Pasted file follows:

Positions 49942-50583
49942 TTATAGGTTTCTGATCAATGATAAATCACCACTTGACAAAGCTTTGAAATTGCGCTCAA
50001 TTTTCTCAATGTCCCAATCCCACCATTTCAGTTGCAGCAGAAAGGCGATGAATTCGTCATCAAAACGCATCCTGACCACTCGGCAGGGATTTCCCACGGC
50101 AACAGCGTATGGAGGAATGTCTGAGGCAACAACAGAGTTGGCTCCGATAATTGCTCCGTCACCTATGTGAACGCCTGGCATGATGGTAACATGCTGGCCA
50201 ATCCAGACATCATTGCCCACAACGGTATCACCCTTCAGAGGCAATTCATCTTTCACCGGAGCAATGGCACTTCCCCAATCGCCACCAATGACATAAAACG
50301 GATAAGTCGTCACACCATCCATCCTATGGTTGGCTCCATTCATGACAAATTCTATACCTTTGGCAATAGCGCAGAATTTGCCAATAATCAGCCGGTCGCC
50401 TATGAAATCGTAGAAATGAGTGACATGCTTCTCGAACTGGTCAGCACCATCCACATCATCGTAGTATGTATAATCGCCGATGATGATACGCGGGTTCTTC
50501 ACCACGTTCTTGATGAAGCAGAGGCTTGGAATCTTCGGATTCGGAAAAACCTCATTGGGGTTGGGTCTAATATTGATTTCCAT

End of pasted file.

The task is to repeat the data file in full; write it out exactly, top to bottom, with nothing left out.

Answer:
Positions 49942-50583
49942 TTATAGGTTTCTGATCAATGATAAATCACCACTTGACAAAGCTTTGAAATTGCGCTCAA
50001 TTTTCTCAATGTCCCAATCCCACCATTTCAGTTGCAGCAGAAAGGCGATGAATTCGTCATCAAAACGCATCCTGACCACTCGGCAGGGATTTCCCACGGC
50101 AACAGCGTATGGAGGAATGTCTGAGGCAACAACAGAGTTGGCTCCGATAATTGCTCCGTCACCTATGTGAACGCCTGGCATGATGGTAACATGCTGGCCA
50201 ATCCAGACATCATTGCCCACAACGGTATCACCCTTCAGAGGCAATTCATCTTTCACCGGAGCAATGGCACTTCCCCAATCGCCACCAATGACATAAAACG
50301 GATAAGTCGTCACACCATCCATCCTATGGTTGGCTCCATTCATGACAAATTCTATACCTTTGGCAATAGCGCAGAATTTGCCAATAATCAGCCGGTCGCC
50401 TATGAAATCGTAGAAATGAGTGACATGCTTCTCGAACTGGTCAGCACCATCCACATCATCGTAGTATGTATAATCGCCGATGATGATACGCGGGTTCTTC
50501 ACCACGTTCTTGATGAAGCAGAGGCTTGGAATCTTCGGATTCGGAAAAACCTCATTGGGGTTGGGTCTAATATTGATTTCCAT